The 2006 bombings were a series of blasts that took place in Malegaon, a town in Nashik district. The ATS initially blamed the bombings on SIMI, but a chargesheet filed by the NIA in 2013 put the blame on Abhinav Bharat. On April 25, 2016, the NIA court found the initial ATS charges to be fabricated and released the nine Muslims previously arrested. The explosions which resulted in 40 fatalities took place in a Muslim cemetery, adjacent to a mosque, after Friday prayers. Most victims were Muslim pilgrims. A curfew was imposed and state paramilitary forces were deployed in sensitive areas. The above pattern of crime targeting Muslims was to be thrice repeated by the Abhinav Bharat gang at large in the following year, by way of Samjhauta Express blast at Panipat (February 2007), Mecca Masjid blast at Hyderabad (May 2007) and Ajmer Sharif blast (October 2007). The police and affected peoples’ response, barring in the Samjhauta Express case, had followed the pattern of Malegaon-2006.

Amidst the signs of a quick breakthrough by Karkare’s ATS in Malegaon (2008), I had a chat with him over the phone from my office in Madhuban, Karnal. He sounded stressed and was reluctant to share specific details. But whatever I learnt from him was professionally rewarding. An SIT had been created under me to investigate the Samjhauta case. We initially carried out the investigation on the assumption of involvement of a Muslim terror organisation, with an agenda to derail Indo-Pak talks. However, we recovered an unexploded device from the train and its components could be traced back to their sources. An extensive research established Indore as the epicentre of the crime and pointed to the involvement of some Hindutva extremist group.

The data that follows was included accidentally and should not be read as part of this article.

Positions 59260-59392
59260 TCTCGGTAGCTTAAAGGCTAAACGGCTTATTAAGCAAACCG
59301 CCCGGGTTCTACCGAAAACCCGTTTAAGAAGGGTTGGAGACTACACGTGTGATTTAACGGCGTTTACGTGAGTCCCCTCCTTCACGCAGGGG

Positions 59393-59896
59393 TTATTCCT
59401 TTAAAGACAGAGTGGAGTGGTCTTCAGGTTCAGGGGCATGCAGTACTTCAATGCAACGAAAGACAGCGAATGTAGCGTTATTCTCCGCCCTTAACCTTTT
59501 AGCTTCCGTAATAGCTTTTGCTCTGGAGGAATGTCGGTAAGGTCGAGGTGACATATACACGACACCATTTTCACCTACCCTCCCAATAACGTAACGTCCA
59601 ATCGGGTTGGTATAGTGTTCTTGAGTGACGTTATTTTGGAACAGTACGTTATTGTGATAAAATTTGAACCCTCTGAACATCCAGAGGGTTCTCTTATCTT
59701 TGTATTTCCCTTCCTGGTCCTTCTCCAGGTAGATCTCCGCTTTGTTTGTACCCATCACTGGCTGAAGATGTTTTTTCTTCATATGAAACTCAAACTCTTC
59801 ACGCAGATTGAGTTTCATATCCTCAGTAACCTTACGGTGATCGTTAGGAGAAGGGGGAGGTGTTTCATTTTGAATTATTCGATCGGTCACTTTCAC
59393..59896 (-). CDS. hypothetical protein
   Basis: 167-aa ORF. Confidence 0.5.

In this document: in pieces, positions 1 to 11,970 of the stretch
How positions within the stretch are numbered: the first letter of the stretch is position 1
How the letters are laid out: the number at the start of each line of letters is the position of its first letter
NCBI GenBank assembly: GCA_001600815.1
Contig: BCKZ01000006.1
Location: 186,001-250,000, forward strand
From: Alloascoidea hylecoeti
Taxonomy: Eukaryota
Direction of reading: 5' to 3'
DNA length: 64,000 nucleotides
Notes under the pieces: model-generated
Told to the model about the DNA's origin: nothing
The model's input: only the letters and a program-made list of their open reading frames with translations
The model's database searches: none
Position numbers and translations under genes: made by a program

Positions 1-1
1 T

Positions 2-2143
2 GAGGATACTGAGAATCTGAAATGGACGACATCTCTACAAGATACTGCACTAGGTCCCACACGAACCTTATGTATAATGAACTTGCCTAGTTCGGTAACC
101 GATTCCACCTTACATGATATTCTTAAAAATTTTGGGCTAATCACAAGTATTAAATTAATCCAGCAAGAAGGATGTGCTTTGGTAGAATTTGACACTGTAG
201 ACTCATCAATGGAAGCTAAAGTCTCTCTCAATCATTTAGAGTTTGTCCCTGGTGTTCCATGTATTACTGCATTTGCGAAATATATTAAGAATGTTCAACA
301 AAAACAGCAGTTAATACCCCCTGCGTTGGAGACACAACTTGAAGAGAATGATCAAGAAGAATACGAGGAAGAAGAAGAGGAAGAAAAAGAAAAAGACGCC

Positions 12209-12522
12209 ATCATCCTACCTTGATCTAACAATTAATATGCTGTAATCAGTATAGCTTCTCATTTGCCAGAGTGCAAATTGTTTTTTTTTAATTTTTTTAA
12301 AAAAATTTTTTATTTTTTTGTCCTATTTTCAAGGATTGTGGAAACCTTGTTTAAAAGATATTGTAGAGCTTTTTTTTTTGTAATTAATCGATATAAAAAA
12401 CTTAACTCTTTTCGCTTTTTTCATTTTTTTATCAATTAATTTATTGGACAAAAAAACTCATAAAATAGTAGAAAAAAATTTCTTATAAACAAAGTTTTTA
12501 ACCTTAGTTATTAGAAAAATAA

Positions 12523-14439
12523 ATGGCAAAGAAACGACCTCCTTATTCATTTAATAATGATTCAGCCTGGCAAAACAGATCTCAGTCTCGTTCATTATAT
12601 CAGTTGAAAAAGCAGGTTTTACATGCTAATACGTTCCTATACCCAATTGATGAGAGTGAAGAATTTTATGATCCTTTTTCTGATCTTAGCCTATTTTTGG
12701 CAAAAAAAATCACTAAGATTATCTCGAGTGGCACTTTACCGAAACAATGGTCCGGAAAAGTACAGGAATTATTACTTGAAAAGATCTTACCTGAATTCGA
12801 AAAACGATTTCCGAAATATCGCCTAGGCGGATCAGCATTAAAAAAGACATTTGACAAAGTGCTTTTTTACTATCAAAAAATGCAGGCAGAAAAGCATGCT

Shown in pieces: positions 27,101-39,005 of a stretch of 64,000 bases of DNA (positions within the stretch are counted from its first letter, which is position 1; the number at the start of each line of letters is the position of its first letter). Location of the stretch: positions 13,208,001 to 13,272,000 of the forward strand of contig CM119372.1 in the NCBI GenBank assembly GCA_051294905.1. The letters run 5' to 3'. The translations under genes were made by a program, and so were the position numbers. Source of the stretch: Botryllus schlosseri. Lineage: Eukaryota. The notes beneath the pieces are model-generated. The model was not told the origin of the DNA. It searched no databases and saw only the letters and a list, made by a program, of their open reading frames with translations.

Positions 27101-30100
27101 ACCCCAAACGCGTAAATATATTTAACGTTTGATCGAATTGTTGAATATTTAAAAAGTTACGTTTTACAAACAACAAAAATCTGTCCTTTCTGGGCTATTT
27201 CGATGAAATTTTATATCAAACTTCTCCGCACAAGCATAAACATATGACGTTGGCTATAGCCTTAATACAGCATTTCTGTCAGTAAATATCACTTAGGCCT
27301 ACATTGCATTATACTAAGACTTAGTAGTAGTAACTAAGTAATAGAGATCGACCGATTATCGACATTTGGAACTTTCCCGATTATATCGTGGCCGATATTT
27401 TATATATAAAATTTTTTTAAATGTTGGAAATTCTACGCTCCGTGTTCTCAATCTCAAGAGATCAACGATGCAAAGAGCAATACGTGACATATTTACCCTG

In the meanwhile, a principal suspect and RSS man, Sunil Joshi, had been murdered in 2007 by his own associates. Pragya Thakur was going to be indicted in the murder case as the chief conspirator by the Madhya Pradesh Police. It could move forward only due to Karkare’s breakthroughs. There was course correction in finalising the Mecca Masjid and Ajmer Sharif cases too. Herein is the crux of Karkare’s contribution to professional policing against the menace of organised vigilantism. It restored the trust of victims in the rule of law and lent legitimacy to governance. 

Cutting across individual prejudices, the police fraternity as well as other bureaucratic echelons have saluted Karkare’s sacrifice. They have condemned Pragya’s ‘despicable’ remarks on Karkare in her election speeches. Even the BJP, which has fielded her in the fray, seems to have backtracked as far as respecting the martyrdom of Karkare is concerned. Would it not be befitting to pay a tribute to his professionalism by extending the scope of these well-meaning interventions to question the NIA’s complicity? How long will they run without accountability a regime of not producing best evidence and not preferring appeals against engineered acquittals?